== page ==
It is people like Veronica that make the Institute, and NCBS, a unique place - no demands on personal comforts or benefits, but everything must be done to world standards. To her everybody was a friend, and she wished every one well; when it came to doing science or things for the Institute, she demanded the highest standards. Looking back, we in NCBS are fortunate that she spent the last 5 years here. Her attitude to life and work must persist; the legacy she left must continue.

This is really sad news that

This is really sad news that Veronica is no longer with us. I am reminded of the first time I met her in 1978 at a meeting in TIFR. Her talk on olfactory mutants was very inspiring. It gave me my first insight into her personality. Years later, recently, we worked together on olfaction in some of the behavioural mutants we had in my lab in Delhi. This gave me a chance to be with her more often and we spent some wonderful time together. I have admired her courage and conviction to pursue what she thought was right. I am going to miss her badly. And Vijay, I want to thank you and the NCBS community to have looked after her during painful and difficult times. Shanti Chandrashekaran

My deepest condolences for

My deepest condolences for Prof. Veronica Rodrigues. She was very supportive and caring when I used to visit her Molecular Biology Unit to learn about the chemosensory system in a parasitic insect. I remember her smiling face and inspiration. i am very much indebted to her for her guidance. Prof. Veronica, YOU will be always in my heart.

My deepest condolences for

My deepest condolences for Prof Veronica's death. She was more than just a PI; she was an amazing person. She was so kind and considerate to me and my friend coming from singapore all the way to india for summer training at NCBS that she always welcomed us at every opportunity, accomodating us and making us feel comfortable. Her passing will not only leave a void in science, but in the hearts of everyone who knew her. Prof Veronica's memory will always remain deep within our heart.

I wrote my first letter to

I wrote my first letter to her when i was doing B.Sc. from a far western town college in India. Since then she motivated me with her words. I always appreciate her for her suggestions and guidance she gave to me to direct my scientific career. She will be always alive for me as I never met to her in my entire academic career. Of-course I will miss her words now.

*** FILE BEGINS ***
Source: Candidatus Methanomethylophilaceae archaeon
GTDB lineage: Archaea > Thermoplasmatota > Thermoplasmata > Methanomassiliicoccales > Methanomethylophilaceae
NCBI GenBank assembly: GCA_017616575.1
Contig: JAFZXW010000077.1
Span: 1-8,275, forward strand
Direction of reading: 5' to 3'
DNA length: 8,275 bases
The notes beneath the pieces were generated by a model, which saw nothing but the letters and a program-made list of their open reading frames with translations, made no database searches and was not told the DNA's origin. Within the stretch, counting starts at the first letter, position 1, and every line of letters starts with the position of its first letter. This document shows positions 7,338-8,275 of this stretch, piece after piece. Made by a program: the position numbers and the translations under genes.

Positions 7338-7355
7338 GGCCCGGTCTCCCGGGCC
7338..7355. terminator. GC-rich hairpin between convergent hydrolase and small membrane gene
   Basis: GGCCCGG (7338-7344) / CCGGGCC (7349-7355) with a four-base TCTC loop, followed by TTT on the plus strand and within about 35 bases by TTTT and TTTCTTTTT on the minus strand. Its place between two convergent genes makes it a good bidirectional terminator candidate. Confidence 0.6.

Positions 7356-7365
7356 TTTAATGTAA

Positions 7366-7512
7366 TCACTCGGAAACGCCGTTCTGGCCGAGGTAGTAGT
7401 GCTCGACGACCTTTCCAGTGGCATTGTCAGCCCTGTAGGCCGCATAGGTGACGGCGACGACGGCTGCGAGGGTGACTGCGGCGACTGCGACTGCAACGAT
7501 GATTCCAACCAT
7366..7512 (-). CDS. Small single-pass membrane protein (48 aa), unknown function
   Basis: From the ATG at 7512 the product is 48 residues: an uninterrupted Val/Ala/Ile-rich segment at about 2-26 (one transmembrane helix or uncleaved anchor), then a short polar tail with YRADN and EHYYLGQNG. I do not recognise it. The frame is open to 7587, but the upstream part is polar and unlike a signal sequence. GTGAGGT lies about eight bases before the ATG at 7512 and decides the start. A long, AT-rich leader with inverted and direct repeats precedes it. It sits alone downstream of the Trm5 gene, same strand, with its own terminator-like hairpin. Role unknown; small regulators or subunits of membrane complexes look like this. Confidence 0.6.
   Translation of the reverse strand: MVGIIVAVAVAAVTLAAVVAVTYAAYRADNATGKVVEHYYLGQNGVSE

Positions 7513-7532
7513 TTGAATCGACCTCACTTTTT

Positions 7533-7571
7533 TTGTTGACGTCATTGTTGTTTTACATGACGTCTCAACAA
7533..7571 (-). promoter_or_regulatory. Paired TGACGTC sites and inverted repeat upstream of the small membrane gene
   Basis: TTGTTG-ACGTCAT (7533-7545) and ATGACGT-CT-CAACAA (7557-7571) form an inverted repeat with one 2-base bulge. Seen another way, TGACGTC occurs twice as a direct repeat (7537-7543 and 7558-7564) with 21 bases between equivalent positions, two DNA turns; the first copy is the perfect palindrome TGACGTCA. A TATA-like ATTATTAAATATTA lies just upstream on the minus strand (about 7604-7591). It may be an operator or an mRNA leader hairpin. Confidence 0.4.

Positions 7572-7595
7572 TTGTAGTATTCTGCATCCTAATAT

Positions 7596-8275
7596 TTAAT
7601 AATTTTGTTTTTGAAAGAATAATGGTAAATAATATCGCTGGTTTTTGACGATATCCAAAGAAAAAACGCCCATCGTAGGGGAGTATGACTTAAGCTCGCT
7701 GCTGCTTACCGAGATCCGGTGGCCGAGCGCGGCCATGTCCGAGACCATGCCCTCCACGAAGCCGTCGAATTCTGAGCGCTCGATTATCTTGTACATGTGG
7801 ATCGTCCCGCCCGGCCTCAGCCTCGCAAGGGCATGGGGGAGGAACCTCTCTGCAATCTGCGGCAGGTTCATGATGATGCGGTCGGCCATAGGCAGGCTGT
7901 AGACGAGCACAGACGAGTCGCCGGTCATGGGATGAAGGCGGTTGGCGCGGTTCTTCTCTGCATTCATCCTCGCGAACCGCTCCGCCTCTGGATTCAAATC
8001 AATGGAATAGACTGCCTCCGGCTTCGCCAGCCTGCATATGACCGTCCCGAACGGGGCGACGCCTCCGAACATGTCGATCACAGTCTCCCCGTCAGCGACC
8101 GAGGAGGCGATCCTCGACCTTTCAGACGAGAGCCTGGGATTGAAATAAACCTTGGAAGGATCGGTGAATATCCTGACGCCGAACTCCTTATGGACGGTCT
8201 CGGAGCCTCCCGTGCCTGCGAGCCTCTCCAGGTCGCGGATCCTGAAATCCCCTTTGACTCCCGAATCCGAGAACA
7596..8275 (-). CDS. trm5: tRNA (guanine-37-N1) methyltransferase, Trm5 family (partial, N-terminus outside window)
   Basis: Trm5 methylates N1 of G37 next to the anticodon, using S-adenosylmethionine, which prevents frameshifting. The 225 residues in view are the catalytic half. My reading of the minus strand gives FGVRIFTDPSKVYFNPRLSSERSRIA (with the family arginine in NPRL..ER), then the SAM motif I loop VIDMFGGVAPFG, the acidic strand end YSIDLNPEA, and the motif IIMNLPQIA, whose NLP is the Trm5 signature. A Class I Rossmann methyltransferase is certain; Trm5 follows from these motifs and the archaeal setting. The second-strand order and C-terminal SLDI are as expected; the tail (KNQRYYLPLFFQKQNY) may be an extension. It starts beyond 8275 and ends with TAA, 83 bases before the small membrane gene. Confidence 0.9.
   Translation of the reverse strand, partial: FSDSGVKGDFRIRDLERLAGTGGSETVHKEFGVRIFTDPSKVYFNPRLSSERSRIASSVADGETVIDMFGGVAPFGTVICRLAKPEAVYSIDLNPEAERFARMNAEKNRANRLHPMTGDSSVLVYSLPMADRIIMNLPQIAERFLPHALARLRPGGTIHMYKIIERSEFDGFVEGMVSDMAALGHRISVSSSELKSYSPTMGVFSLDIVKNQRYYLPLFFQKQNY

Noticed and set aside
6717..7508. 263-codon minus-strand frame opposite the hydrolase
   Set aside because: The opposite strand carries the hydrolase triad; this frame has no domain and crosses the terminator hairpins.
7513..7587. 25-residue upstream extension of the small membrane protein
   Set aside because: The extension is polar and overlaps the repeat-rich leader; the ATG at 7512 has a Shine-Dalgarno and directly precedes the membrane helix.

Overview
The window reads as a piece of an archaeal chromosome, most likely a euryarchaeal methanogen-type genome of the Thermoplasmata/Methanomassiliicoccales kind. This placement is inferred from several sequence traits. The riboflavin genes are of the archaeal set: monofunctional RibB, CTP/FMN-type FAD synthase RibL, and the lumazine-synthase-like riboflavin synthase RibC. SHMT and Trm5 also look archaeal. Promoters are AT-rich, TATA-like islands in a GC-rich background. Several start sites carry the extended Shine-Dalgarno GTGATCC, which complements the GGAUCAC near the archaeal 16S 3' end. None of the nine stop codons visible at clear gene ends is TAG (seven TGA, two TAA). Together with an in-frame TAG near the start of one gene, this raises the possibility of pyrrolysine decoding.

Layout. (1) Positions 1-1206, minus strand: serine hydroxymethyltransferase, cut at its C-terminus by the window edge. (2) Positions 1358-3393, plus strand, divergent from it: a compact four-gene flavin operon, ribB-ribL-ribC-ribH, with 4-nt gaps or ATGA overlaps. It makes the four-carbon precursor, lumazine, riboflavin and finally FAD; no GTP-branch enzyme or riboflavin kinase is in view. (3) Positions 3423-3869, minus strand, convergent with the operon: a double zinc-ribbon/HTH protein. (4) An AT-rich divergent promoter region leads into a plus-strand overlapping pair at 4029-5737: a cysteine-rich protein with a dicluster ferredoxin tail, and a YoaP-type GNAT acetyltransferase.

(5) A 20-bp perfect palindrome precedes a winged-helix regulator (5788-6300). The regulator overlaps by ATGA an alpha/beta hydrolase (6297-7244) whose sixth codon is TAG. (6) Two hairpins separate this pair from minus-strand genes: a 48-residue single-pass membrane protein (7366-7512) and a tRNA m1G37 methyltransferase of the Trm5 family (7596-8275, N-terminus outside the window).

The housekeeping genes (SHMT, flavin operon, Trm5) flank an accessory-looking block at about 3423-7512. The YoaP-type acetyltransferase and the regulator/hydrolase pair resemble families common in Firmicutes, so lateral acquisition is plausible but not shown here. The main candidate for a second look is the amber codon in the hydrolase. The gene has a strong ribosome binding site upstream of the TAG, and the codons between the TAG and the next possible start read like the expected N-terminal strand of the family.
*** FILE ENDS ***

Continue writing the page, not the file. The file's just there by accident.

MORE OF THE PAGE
I have never seen her, but

I have never seen her, but quite inspiring to learn about her from the comments in here. Her achievements, life, empathy towards fellow researchers, and her beloved community at NCBS and world over..

In 1999, I came from a

In 1999, I came from a village just after my master’s degree to attend the PhD interview at NCBS. After the final interview, she took my address in a piece of paper. I didn’t have any email address at that point of my time. I still remember the letter that she sent to my village to hire me as JRF. My one year tenure at her lab changed my life. I am really thankful to her for my entire life for the opportunity, advice and training that she offered to me.

Hi, Vijay, I feel very

Hi, Vijay, I feel very inadequate to express my sadness over this news. She was a very wonderful person, inspiring and instrumental to me. I cherish the memories of the times I spent in her lab at NCBS. I was totaly naive in science and she was very kind and supportive to me. I always felt short of words to thank her enough. My thoughts and prayers will be always with her. May she rest in peace. Abrar

I feel deeply sad to learn

I feel deeply sad to learn that Veronica Rodrigues has passed away on November 10, 2010. The Drosophila neurogenetics community owes her so much for her contributions to fly chemosensation. Together with her Ph.D. supervisor Obaid Siddiqi she pioneered in olfactory neurogenetics in flies and fly larvae. Already in the late seventies, as a student with Obaid, she investigated olfactory-driven behavior in Drosophila and she isolated olfactory and gustatory mutants. Later on, during a postdoc in Tübingen she pioneered in olfactory imaging by adapting the deoxyglucose method to the fly antennal lobe. Early in the nineties she began to analyze the genetic substrate and the molecular mechanisms of smell and taste. She then started a long-term project for which she became particularly famous, a project that she followed until her death: the development of the olfactory system and its genetic basis. She first focused on sensillar development and its underlying genes, such as atonal, lozenge, prospero, Numb, Notch and seven-up, and established a new model of the cellular determination and cellular interactions during the development of antennal sensilla. Then she became more and more fascinated by the establishment of the connectivity between the antenna and the antennal lobe during metamorphosis. In all of her studies, and especially in those from the last years, she elegantly combined molecular, cellular and developmental processes with the organismic level. Based on the excellence and the broad spectrum of her research, Veronica became one of the major players in olfactory neurogenetics. Consequently, her papers appeared in top journals like Nature, Development, J. Neuroscience, Mech. Development, Dev. Biology, or J. Neurobiol. She established numerous collaborations with leading neurobiologists in India as well as abroad. We will not forget Veronica and her contributions to Drosophila neuroscience and genetics. Her legacy continues in the many brilliant students she brought up, scientists who created new research groups all over the world.

I was a research assistant in

I was a research assistant in Veronica's lab where I was first introduced to flies. Although, she was a demanding mentor, I also found her to be a patient teacher with great enthusiasm for basic research. She was an inspirational scientist who genuinely cared for her younger colleagues and students. Thanks for everything Veronica, you will be missed alot.